Brands will need to find a balance in converting traditional consumers to their digital-only offerings with reaching new consumers in the crypto community. Below, BoF outlines what brands looking to find their audience in the sector should consider in marketing digital products.

Getting Fashion Consumers

Like any other product release, brands debuting NFTs need to consider the target audience and expectations of the launch. So far many NFT releases, including ones from Dolce & Gabbana and Rebecca Minkoff, have largely been bought by crypto-native audiences.

Still, there’s room to grow: Fifty percent of US consumers are interested in purchasing some kind of digital asset in the next 12 months, according to The Opportunity in Digital Fashion and Avatars, a BoF Insights report.

With that, brands should aim for consistency in their marketing of both digital and physical products. A sustainable cashmere brand, for instance, may not want to enter the market with an NFT sneaker, despite their current popularity.


“You need to be authentic to the brand and authentic [to the] crypto community,” said Magdalena Kala, an angel investor for web3 ventures.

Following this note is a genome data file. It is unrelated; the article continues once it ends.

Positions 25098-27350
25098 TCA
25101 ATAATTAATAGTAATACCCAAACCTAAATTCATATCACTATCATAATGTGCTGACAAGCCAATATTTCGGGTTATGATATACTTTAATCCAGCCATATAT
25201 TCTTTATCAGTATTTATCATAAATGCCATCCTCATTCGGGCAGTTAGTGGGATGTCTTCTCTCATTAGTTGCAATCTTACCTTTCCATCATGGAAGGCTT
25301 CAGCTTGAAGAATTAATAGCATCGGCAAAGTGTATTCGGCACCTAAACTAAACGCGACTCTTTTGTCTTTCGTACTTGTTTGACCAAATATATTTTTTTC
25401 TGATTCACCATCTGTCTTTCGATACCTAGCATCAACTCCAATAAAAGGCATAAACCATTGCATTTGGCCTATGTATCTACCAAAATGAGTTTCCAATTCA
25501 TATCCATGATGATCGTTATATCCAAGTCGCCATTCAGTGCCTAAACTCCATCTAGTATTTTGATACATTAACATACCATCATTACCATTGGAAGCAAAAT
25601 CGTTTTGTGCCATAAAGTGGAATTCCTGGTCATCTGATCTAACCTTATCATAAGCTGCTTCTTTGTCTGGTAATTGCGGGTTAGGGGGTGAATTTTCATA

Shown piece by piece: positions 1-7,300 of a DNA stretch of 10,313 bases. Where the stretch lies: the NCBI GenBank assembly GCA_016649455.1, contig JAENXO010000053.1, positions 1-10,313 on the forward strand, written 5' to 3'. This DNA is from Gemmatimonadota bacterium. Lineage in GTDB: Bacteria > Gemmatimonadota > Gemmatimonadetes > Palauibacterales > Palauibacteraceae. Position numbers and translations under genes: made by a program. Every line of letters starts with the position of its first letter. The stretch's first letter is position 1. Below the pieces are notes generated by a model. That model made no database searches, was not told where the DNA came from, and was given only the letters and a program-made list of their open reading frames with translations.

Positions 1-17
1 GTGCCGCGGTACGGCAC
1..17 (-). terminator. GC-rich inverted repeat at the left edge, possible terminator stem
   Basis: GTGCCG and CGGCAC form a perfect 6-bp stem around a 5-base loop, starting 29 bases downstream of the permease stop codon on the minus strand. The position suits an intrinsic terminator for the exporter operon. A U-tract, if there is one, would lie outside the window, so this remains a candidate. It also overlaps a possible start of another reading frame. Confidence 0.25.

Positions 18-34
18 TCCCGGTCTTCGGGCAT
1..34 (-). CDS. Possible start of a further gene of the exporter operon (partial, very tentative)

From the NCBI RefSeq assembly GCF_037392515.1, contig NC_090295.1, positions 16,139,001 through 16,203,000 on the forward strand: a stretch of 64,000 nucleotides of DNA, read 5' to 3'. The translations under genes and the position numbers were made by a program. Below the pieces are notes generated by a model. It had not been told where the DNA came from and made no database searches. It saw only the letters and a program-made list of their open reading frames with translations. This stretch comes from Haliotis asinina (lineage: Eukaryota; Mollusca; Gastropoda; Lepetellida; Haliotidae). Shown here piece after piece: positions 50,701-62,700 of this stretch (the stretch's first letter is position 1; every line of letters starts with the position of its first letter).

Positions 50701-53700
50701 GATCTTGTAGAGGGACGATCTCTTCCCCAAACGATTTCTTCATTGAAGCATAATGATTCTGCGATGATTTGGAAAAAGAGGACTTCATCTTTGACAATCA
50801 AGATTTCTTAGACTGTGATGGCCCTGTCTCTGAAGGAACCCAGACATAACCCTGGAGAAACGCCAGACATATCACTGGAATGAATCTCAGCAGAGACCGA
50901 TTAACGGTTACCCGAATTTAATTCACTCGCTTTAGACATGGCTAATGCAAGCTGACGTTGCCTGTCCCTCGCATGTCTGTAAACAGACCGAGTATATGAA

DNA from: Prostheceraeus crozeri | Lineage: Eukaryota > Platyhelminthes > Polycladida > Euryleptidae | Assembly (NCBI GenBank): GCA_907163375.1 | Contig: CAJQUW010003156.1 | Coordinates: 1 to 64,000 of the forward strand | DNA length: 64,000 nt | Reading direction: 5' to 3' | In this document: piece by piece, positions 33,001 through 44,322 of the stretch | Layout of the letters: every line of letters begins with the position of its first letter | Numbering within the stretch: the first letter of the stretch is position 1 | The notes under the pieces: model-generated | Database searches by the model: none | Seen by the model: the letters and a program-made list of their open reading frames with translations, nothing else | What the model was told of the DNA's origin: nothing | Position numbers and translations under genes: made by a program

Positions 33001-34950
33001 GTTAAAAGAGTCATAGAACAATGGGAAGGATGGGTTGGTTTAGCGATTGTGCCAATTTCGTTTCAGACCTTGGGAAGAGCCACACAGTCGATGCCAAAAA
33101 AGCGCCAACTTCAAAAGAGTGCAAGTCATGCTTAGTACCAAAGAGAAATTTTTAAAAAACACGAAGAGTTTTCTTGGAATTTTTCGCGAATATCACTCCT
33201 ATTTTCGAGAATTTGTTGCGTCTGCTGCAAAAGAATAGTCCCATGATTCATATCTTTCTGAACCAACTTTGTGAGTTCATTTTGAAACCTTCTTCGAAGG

Brands can use data from their physical products to inform the creation of digital ones, selecting those that resonate with whatever demographic they hope to reach with a release. (It’s also wise to emphasise creating products for younger consumers, as they’re more open to virtual clothing.) Testing with small releases also gives brands the opportunity to experiment with formats.

“That gives them [the] confidence to understand who their target audience is a bit more and then evolve,” said Christina Chu, head of marketing at NFT marketplace Bitski.

Ahead of a launch, it’s also important to create content across social media channels that teaches hopeful buyers how to create accounts, log on to platforms and fill out payment methods. Brands should educate customer service and social media employees ahead of drops to ensure they’re able to answer questions and concerns regarding a release.